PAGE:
Thames Water, which is drowning in debt, has been under fire for years over releasing untreated wastewater into rivers and seas
Thames Water has been under fire for years, releasing untreated wastewater into rivers and seas. AFP News

Thousands of people have been left with no water or low water pressure in south-west London due to a fault.

Thames Water, a large private utility company responsible for the water supply and wastewater treatment in most of Greater London, said the problems were caused by a power supply issue at its west London treatment works.

The company wrote on social media that it was "sorry for the disruption". It added: "Following a power issue in West London some customers have no water or low pressure this morning."

"We're sorry for the disruption and we are working hard to fix the issue. For more details including a list of affected postcodes see our website."

Beginning on Wednesday morning, homes in more than 50 postcodes across west and southwest London had low pressure or no water, causing some schools and libraries to close, and leaving residents without a water supply in their homes.

Hours later, Thames Water claimed that power had since been restored to the treatment works and by Wednesday evening most properties' water supply should have returned.

However, while most residents had their water supply returned to normal by Wednesday evening, some have reported having no water for a second day.

Issues at the Ashford water treatment works, where the problem began, had a knock-on effect at the Hampton plant – one of Thames Water's biggest operation sites – affecting a large number of families in the area.

As a result, Thames was forced to set up temporary water bottle stations for residents, tankers were drafted in to help hospitals and more than a dozen schools had to close.

Julie McCulloch, the director of policy at the Association of School and College Leaders, said: "This disruption is extremely frustrating, particularly given ongoing concerns about school attendance levels post-pandemic, but the schools impacted have had no choice but to close."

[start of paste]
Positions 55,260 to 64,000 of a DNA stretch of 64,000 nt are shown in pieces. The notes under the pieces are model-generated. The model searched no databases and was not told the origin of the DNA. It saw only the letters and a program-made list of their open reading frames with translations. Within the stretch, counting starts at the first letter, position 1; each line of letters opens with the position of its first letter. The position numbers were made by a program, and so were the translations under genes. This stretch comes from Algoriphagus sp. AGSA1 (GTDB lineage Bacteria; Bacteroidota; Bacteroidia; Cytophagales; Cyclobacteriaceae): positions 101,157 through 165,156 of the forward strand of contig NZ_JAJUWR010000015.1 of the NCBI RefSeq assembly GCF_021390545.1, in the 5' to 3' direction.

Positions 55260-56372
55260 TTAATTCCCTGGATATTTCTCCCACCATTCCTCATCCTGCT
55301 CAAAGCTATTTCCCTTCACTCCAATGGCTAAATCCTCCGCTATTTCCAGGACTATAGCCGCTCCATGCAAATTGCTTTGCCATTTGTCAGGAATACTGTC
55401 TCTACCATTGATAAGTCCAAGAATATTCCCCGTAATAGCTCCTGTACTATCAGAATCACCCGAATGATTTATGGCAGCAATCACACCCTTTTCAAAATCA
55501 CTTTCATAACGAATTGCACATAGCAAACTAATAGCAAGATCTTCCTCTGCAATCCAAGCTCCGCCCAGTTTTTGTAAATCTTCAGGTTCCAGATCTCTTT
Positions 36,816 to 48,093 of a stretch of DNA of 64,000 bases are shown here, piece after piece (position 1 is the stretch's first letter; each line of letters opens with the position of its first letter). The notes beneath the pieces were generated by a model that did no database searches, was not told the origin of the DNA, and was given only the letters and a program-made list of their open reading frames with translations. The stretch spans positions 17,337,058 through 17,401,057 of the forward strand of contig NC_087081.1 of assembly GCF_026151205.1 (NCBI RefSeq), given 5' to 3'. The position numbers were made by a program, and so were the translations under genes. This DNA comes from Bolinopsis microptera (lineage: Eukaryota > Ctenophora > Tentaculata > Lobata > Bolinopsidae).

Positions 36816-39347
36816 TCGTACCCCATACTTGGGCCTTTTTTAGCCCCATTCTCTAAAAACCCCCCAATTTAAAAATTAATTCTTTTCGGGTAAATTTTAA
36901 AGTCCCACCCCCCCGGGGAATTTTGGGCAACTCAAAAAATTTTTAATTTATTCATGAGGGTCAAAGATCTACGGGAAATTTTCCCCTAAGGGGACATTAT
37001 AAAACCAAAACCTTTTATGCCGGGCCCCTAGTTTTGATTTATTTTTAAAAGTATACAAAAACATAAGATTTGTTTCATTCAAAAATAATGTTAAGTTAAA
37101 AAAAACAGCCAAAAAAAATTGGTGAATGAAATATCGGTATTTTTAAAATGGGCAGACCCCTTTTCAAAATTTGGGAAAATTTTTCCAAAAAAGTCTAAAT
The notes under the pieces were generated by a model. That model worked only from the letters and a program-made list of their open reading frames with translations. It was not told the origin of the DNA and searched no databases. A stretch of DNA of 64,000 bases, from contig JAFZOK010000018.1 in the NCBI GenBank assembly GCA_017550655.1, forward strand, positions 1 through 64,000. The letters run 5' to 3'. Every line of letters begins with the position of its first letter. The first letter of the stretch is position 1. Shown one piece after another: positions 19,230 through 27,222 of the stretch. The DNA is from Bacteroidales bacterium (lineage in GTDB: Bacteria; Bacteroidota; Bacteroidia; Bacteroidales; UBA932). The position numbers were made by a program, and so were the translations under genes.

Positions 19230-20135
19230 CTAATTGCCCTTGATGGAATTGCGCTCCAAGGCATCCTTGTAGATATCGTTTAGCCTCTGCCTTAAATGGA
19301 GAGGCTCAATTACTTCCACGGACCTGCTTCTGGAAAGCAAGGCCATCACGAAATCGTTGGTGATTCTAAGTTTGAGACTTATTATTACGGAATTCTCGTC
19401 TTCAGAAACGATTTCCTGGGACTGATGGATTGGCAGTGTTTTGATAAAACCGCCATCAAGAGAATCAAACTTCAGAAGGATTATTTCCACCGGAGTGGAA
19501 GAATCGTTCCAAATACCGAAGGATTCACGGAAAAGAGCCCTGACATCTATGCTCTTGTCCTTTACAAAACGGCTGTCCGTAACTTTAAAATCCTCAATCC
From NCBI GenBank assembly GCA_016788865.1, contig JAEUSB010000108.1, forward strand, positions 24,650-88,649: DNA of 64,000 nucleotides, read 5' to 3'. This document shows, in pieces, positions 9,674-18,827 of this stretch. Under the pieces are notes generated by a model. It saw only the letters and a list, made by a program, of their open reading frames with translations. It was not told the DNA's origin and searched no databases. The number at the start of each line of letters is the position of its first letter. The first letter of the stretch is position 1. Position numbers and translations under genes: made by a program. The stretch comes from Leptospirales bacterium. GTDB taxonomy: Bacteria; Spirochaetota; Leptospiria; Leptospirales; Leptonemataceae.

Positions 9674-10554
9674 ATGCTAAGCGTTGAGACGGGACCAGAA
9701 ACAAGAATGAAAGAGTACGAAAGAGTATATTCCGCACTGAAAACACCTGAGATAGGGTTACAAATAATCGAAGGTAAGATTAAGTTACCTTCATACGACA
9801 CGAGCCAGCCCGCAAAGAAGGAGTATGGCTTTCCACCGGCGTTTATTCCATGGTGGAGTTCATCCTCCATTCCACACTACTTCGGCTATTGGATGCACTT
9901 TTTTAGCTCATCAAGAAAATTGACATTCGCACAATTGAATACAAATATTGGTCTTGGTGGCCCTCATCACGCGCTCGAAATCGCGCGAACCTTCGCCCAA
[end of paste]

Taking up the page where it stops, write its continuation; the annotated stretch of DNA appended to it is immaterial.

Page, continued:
The situation has even forced London Mayor Sadiq Khan to issue a statement, in which he promised to find out what caused the power supply issue and "how to make sure it does not happen again".

And it is not just the water supply which has been affected by this "power issue". Yesterday there were also reports of a burst sewer in different parts of London.

Thames said they are on-site in Kingston Vale, SW15 3PT, working to rectify a situation which has disrupted the A308 and A3.

The company said on its website it "closed the nearby sewage pumping station while we carry out the repair, to ensure customers can continue to use their facilities".

Thames further added: "We are using tankers around the clock to remove sewage from the site and reduce impact on the environment." The pipe is set to be fixed by 22 September 2023.

Another area hit with a pipe burst is Fieldhouse Lane, Marlow, SL7. Thames Water said it had switched off its nearby pumping station and will use tankers to transfer sewage away from the damaged pipe.

"We've unfortunately had to close a lane of the northbound carriageway of the A404 to allow us to do this. We're really sorry if your journey has been delayed as a result," it said.

The water and sewer failures are just the latest in a string of embarrassing incidents for Thames Water.

In 2022, amidst a lethal heatwave, residents in an Oxfordshire village ran out of water forcing Thames Water to dispatch water tankers and bottled water to the area.

At the time, the company said it was using tankers to help boost supplies and keep up water pressure so more homes don't run out.

Around 68 customers were without water for a time and that pressure remained lower than normal due to issues with the Stokenchurch reservoir.

And earlier this year, it was reported that the company was in £14 billion of debt. Subsequently, it announced in July that it would receive a significant financial injection from shareholders to keep itself afloat.

The utility company, reported to have been at risk of renationalisation, said shareholders agreed to provide further funding worth £750 million ($960 million).

Debts began to build after the company was privatised in 1989 and have increased with several fines.

In 2021, Thames Water was fined £4 million for allowing untreated sewage into a park and river and, in the same year, was ordered to pay £11 million for overcharging thousands of households.